Despite its combination of a relatively short wheelbase and a high center of gravity, the Bowlerized Defender didn't feel nervous when asked to change direction, although it does need to be wrestled into tighter corners to keep the front end from washing out. The standard brakes didn't complain at the modest thermal loadings possible on a loose surface, but their lack of a front-to-back bias adjustability denied the ability common to more serious rally cars to tweak corner-entry attitude through a rearward brake setting. The Landie also lacks that other rallying favorite: a hydraulic hand brake. Once it's turned into a corner, the Bowler Defender gets its power down cleanly, but the open differentials at each end mean there isn't any spectacular power-on oversteer.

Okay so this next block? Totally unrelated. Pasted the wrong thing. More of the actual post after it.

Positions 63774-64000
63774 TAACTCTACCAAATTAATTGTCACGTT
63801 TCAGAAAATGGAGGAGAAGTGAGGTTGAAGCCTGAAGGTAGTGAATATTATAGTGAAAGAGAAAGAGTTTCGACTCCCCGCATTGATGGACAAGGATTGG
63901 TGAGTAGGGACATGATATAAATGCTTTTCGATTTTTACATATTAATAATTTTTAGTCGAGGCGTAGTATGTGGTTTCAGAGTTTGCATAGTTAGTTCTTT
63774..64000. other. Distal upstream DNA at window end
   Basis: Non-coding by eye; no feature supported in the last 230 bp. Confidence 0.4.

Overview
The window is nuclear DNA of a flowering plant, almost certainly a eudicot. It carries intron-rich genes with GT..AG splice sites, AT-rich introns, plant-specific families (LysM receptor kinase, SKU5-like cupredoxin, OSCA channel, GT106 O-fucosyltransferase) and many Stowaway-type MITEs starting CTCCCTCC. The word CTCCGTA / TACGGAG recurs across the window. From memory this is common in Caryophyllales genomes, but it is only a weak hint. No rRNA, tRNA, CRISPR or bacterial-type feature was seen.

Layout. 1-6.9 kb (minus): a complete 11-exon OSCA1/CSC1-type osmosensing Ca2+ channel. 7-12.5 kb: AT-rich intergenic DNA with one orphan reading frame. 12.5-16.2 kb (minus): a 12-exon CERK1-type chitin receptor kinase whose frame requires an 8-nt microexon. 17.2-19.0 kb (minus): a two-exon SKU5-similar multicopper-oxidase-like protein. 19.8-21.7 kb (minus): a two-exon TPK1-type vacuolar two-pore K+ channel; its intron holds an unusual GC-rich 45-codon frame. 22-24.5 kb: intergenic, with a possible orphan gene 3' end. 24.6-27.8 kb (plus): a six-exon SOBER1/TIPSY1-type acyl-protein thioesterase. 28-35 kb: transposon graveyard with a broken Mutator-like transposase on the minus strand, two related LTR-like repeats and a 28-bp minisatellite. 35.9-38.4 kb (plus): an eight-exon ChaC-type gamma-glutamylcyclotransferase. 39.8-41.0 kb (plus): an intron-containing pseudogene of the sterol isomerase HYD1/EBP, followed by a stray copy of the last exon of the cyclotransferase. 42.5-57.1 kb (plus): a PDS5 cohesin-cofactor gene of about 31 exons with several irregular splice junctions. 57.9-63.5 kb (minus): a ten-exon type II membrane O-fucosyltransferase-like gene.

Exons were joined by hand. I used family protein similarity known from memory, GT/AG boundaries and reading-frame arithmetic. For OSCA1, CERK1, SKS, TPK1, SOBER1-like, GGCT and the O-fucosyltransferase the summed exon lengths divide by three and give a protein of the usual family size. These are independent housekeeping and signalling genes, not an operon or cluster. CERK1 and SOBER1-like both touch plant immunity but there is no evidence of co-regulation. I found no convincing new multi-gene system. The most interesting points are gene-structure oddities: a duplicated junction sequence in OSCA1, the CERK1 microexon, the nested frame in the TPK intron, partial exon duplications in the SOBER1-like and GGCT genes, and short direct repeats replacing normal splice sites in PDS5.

Land Rover

It's not that sort of car. Instead, it's designed to take savage terrain in stride. The firmed-up springs lack the pillowy compliance of a Ford Ranger (or the high-flying Bronco), but the Bowler Defender uses its substantial suspension travel and unflappable dampers to absorb and defuse huge vertical loads without complaint, even when these follow in a rapid succession that would bamboozle lesser shock absorbers. The result is a car that truly feels as happy in the air as it does on the ground, and one that can carry huge speed down bumpy or rutted tracks.

While obviously closer to the regular Defender than it is to a cutting-edge rally car, the Bowler Defender still feels like a special experience. It also isn't ludicrously expensive for what it is, $115,000 at current exchange rates, being close to the cost of the Defender D90 V8 and including entry to six rounds of the Bowler Challenge rally championship next year. The truck itself is street legal and should be capable of many more years of competition beyond that. Bowler says discussion over the launch of a similar U.S. series is underway. We very much hope it goes ahead.